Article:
The Philadelphia Inquirer
Florida regulators to seek more details about injuries suffered on theme park rides
ORLANDO, Fla. — The public often doesn’t know what happens when someone is hurt at a theme park, in a system where parks self-report visitors’ health problems to the state.State regulators plan to talk with Florida’s biggest theme parks about making their visitor injury reports more accurate after an Orlando Sentinel investigation revealed that Universal Orlando had disclosed a tourist’s broken neck as “numbness” and a child’s broken foot and leg bones as “foot pain.”“It’s not giving a true picture of what’s happening at the theme parks. That has to change,” said state Sen. Linda Stewart, D-Or...
Airbnb partners with ex-Apple design star Jony Ive
Airbnb has hired former Apple design chief Jony Ive to work on showcasing the homesharing platform's forthcoming products, it announced Wednesday.Ive, who worked alongside Steve Jobs for several decades, is credited with designing the shape of the iMac, iPod and iPhone before leaving the tech giant in June 2019 to set up his own firm, LoveFrom.The Silicon Valley legend and his firm "will be engaging in a special collaboration" over the course of several years with Airbnb, founder and CEO Brian Chesky said in the announcement.Ive will also help Airbnb develop its internal design team."We share ...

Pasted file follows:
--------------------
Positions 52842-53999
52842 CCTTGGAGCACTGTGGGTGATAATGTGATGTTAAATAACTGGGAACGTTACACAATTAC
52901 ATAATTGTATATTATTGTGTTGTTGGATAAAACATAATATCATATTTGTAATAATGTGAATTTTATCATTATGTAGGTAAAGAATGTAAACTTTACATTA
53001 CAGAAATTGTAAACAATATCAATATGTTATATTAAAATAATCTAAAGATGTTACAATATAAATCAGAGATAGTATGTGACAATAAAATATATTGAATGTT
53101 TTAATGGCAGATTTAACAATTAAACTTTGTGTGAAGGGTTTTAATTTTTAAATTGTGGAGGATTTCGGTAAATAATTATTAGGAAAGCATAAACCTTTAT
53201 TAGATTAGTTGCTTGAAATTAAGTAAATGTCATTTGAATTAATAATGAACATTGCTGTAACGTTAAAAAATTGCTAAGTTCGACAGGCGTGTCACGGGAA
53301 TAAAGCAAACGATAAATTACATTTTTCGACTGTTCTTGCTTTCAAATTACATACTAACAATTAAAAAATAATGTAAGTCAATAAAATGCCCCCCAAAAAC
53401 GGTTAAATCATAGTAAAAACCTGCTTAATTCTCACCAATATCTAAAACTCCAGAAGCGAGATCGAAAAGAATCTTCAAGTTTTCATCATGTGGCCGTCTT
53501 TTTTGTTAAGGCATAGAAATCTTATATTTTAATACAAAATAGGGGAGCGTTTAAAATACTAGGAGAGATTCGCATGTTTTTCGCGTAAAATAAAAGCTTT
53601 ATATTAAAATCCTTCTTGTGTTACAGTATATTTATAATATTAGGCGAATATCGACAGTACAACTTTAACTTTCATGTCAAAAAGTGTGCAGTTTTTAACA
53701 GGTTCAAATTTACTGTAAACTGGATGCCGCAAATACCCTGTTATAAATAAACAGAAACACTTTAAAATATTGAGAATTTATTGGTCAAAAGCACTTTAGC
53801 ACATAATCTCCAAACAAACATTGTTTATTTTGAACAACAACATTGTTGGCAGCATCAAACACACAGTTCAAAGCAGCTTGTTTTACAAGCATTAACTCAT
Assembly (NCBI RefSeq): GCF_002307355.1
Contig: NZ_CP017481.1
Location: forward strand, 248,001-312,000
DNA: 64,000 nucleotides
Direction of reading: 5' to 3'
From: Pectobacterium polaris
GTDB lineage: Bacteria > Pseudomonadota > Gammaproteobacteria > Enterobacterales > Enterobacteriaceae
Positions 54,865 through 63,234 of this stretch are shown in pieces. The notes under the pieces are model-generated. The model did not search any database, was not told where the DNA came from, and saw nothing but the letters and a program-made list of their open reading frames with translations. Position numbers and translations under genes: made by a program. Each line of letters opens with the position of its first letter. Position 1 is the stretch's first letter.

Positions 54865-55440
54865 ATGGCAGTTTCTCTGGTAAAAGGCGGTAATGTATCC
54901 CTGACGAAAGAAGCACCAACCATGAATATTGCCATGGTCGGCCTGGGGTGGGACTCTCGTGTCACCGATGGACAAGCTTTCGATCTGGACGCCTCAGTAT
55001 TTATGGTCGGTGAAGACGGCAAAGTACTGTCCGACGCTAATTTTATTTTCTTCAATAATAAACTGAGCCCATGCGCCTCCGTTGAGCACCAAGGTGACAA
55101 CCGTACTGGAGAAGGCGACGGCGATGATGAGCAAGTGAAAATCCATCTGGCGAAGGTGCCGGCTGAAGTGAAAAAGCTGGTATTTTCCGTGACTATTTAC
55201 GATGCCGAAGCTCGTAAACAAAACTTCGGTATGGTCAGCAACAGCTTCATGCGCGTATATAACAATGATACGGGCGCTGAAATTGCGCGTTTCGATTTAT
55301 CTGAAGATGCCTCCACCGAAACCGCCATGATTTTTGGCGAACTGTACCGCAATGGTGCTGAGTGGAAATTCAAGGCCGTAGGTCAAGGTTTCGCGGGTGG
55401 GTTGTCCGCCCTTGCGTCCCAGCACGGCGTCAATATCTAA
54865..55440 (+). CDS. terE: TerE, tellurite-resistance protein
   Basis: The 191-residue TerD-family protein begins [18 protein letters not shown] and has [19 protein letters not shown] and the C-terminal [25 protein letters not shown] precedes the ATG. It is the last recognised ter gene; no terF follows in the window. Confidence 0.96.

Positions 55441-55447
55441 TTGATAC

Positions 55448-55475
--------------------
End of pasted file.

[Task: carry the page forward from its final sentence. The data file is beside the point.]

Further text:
Commentary: The case for giving everyone a job
We are in the worst economic crisis since the Great Depression.In less than a year, COVID-19 — and the Trump administration’s lack of leadership — has killed more than 217,000 Americans and left more than 7 million infected. Today, one in 10 Americans is unemployed, and many more are underemployed or at risk of being furloughed or fired.Federal weekly unemployment benefits have expired and people cannot pay their bills. With the expiration of the federal eviction moratorium, 23 million people risk losing their homes. On top of all this, the West Coast is still on fire and the worst effects of ...